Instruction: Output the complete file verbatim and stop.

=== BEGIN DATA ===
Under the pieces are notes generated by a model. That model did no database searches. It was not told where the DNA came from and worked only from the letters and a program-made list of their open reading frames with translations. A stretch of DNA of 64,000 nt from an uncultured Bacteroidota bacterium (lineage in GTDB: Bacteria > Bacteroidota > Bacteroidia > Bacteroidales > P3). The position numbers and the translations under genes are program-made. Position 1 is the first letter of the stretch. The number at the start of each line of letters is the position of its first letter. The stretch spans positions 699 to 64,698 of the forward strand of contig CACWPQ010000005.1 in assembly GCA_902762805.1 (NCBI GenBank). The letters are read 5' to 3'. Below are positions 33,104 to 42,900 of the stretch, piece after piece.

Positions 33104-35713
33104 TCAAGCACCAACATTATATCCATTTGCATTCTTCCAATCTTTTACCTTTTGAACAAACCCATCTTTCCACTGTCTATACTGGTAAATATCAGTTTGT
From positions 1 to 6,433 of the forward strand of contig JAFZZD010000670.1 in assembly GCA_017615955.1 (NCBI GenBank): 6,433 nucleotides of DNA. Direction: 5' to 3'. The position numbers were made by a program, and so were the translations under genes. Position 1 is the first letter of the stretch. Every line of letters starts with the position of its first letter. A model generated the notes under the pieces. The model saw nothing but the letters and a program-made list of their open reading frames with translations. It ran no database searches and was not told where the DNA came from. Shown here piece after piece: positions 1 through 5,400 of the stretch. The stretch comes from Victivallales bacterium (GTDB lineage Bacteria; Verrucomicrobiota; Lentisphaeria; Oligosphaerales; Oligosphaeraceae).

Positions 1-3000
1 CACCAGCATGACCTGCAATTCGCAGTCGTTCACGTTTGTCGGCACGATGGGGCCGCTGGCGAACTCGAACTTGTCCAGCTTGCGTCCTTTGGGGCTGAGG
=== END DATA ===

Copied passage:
Under the pieces are notes generated by a model. That model did no database searches. It was not told where the DNA came from and worked only from the letters and a program-made list of their open reading frames with translations. A stretch of DNA of 64,000 nt from an uncultured Bacteroidota bacterium (lineage in GTDB: Bacteria > Bacteroidota > Bacteroidia > Bacteroidales > P3). The position numbers and the translations under genes are program-made. Position 1 is the first letter of the stretch. The number at the start of each line of letters is the position of its first letter. The stretch spans positions 699 to 64,698 of the forward strand of contig CACWPQ010000005.1 in assembly GCA_902762805.1 (NCBI GenBank). The letters are read 5' to 3'. Below are positions 33,104 to 42,900 of the stretch, piece after piece.

Positions 33104-35713
33104 TCAAGCACCAACATTATATCCATTTGCATTCTTCCAATCTTTTACCTTTTGAACAAACCCATCTTTCCACTGTCTATACTGGTAAATATCAGTTTGT
From positions 1 to 6,433 of the forward strand of contig JAFZZD010000670.1 in assembly GCA_017615955.1 (NCBI GenBank): 6,433 nucleotides of DNA. Direction: 5' to 3'. The position numbers were made by a program, and so were the translations under genes. Position 1 is the first letter of the stretch. Every line of letters starts with the position of its first letter. A model generated the notes under the pieces. The model saw nothing but the letters and a program-made list of their open reading frames with translations. It ran no database searches and was not told where the DNA came from. Shown here piece after piece: positions 1 through 5,400 of the stretch. The stretch comes from Victivallales bacterium (GTDB lineage Bacteria; Verrucomicrobiota; Lentisphaeria; Oligosphaerales; Oligosphaeraceae).

Positions 1-3000
1 CACCAGCATGACCTGCAATTCGCAGTCGTTCACGTTTGTCGGCACGATGGGGCCGCTGGCGAACTCGAACTTGTCCAGCTTGCGTCCTTTGGGGCTGAGG